‘Sticks and stones may break my bones, but words will never hurt me.”
This schoolyard rhyme has a point, but in his play, “Words,” Jonathan S.E. Perkins says words can hurt. Perkins wrote “Words,” and is directing and producing it at the Liberty Theatre for two weekends.
It’s about a woman, Darlene, played by R.Nell Feagins, who owns a diner and is not a nice person.
“She was cruel and heinous before being diagnosed with cancer,” Perkins said. “She is every employee’s worst nightmare for a boss.”
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When Darlene was being treated for cancer, no one came to visit her. Not even her own pastor. No one called. She received a few get-well cards.
That was a wake-up call for Darlene.
The ‘old’ Darlene
The play begins just after Darlene gets out of the hospital. She has been reading her Bible and “Chicken Soup for the Soul” books, Perkins said.
Darlene returns to work with a new attitude. She’s a new woman.
“The employees don’t really believe she’s changed,” Perkins said. “Her return is met with skepticism.”
“By the time the audience sees me, she has had the revelation,” Feagins said. “I don’t have to play that (mean) person.”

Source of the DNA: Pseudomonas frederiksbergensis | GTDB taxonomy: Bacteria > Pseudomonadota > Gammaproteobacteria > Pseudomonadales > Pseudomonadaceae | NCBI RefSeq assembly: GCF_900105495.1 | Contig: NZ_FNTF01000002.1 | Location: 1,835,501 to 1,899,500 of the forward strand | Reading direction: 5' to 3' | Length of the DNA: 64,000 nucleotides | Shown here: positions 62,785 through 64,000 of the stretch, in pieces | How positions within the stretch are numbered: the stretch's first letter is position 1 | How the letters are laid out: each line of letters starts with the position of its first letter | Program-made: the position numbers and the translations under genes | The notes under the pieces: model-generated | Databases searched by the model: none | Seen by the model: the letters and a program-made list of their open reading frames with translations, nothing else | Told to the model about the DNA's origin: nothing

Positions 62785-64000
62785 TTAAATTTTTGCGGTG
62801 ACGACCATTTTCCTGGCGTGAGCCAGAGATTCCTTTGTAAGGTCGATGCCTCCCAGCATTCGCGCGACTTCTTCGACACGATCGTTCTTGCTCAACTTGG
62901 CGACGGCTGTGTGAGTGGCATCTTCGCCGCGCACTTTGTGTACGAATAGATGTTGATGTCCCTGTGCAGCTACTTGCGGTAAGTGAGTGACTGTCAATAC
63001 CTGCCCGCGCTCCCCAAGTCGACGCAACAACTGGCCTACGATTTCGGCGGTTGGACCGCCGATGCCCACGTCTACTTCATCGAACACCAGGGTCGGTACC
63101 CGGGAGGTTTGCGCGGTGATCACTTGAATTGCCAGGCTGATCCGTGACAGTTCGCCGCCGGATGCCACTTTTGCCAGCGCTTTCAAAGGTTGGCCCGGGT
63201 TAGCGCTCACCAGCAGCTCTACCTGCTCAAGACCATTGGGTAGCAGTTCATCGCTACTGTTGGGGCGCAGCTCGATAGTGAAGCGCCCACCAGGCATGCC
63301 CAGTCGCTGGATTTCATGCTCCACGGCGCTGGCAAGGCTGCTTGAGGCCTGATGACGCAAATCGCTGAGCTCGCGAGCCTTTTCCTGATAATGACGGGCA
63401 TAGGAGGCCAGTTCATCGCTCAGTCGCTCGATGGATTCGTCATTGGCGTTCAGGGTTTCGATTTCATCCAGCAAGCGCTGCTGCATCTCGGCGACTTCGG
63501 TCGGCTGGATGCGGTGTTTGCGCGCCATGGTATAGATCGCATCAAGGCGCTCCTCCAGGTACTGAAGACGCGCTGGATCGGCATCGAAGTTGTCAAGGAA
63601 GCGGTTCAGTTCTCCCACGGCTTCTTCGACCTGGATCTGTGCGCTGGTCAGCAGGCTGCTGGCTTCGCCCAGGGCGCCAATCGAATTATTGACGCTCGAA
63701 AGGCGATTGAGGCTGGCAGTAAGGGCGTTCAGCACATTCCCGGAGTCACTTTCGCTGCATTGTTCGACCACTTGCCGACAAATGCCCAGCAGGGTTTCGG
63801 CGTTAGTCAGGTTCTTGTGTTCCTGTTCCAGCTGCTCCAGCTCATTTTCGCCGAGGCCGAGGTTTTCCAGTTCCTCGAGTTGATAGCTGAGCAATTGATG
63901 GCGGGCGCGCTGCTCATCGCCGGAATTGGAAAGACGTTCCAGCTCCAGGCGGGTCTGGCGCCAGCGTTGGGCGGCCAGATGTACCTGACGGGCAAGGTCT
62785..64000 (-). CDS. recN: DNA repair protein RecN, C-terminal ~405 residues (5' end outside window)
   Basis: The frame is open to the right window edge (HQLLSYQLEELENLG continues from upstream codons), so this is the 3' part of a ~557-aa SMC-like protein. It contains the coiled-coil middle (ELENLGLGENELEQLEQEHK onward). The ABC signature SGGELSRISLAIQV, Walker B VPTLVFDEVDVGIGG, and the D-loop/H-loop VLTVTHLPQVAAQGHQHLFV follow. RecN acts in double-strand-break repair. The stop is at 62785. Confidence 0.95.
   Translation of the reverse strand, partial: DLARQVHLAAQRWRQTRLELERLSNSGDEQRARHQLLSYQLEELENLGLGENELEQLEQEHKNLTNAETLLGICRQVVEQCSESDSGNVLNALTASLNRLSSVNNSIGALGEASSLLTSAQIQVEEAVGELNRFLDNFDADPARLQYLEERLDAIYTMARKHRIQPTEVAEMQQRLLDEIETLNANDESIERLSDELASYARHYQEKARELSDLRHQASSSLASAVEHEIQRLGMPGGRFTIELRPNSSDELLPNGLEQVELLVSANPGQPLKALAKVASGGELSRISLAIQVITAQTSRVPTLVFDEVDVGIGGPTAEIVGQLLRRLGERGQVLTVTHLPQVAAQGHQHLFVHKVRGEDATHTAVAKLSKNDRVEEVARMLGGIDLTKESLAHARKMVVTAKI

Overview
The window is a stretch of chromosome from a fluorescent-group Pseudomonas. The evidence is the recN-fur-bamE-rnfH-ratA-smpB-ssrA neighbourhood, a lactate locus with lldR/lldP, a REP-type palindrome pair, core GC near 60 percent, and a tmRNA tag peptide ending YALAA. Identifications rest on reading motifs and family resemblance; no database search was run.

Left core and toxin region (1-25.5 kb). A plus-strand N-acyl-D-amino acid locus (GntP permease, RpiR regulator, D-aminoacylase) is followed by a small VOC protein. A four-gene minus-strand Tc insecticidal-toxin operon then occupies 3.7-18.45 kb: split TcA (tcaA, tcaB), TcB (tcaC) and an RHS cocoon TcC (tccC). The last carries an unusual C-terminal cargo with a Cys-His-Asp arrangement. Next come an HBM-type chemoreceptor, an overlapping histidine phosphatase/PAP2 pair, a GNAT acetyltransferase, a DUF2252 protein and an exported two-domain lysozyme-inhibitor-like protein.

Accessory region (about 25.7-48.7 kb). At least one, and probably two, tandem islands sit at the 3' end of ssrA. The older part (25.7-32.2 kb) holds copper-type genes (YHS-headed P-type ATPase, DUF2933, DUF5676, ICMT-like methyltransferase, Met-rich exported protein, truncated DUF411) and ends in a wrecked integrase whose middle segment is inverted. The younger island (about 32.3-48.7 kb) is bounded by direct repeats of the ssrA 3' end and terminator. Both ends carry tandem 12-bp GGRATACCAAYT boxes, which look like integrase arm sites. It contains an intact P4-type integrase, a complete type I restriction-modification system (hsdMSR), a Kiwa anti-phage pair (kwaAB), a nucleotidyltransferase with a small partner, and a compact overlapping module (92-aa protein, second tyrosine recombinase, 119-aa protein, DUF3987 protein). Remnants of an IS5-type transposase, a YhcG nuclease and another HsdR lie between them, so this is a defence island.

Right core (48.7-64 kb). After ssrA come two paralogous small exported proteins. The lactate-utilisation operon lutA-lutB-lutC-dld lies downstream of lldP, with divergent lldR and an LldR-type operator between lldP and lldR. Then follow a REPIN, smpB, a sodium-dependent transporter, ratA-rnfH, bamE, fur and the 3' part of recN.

Feagins said she thought it would be fun to play a mean character. The play has also kept her busy since she’s on leave, due to a bad back, from her job as a clinical nurse.
“I love being busy,” she said. “This role came along at the perfect time for me. Instead of being at home very bored and depressed, I’m at the theater every night. I’ve spent most of the time sitting.”
After someone goes through a serious illness like cancer or heart trouble, Feagins said many people do change for the better. She even knows one man who was “really crotchety, mean, but worked very hard. People came to help him and be there for him. He’s softened up.”
For Darlene, the words on the get-well cards got to her. “Even if the person who sent it didn’t mean it,” she said. “The words spoke volumes to her. It was very healing.”
What words can do
People often say things that are meant to sting, Feagins said.
“People get our intent,” she said. “Words are incredibly significant. They can cause deep wounds and you don’t have the power to heal them once you’ve said it. You can say you’re sorry. But that can’t take away that wound.”
It wasn’t just Darlene’s words that hurt, said Darryl Ham, who plays Victor. Darlene’s actions were also hurtful. For example, she evicted Victor’s family, including his pregnant mother.
Darlene was also hard on young Rosetta, played by Vanessa Lundy, who was having financial problems.
Starring in a new play
Chiara Richardson, who plays Trisha, the diner’s manager and head waitress, has known Perkins for a long time, she said.
“For me, it’s very special,” Richardson said. She is starring for the first time in a play that Perkins has written.
Tanya M. Hill, who plays Tanya, gets to sing a song that Perkins and Dionne Daniels wrote.“It’s too exciting,” Feagins, who is a playwright herself, said. “Jonathan did such a good job to write something that everyone can connect with. I feel very fortunate.”